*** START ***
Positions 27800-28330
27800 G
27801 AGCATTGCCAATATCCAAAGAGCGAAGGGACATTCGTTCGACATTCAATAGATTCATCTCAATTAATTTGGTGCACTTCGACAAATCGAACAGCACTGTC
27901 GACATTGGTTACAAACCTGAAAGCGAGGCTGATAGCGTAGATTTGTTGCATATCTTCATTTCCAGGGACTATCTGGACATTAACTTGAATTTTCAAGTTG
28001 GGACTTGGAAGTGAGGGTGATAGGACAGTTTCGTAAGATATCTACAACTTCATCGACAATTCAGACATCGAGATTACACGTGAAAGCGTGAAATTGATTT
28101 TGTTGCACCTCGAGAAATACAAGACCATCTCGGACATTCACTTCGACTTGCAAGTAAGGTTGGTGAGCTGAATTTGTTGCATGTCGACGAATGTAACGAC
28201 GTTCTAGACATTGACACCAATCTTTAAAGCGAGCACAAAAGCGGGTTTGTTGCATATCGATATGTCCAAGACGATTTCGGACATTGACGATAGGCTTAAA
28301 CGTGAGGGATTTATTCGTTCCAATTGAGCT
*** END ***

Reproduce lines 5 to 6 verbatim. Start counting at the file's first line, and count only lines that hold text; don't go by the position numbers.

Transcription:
28001 GGACTTGGAAGTGAGGGTGATAGGACAGTTTCGTAAGATATCTACAACTTCATCGACAATTCAGACATCGAGATTACACGTGAAAGCGTGAAATTGATTT
28101 TGTTGCACCTCGAGAAATACAAGACCATCTCGGACATTCACTTCGACTTGCAAGTAAGGTTGGTGAGCTGAATTTGTTGCATGTCGACGAATGTAACGAC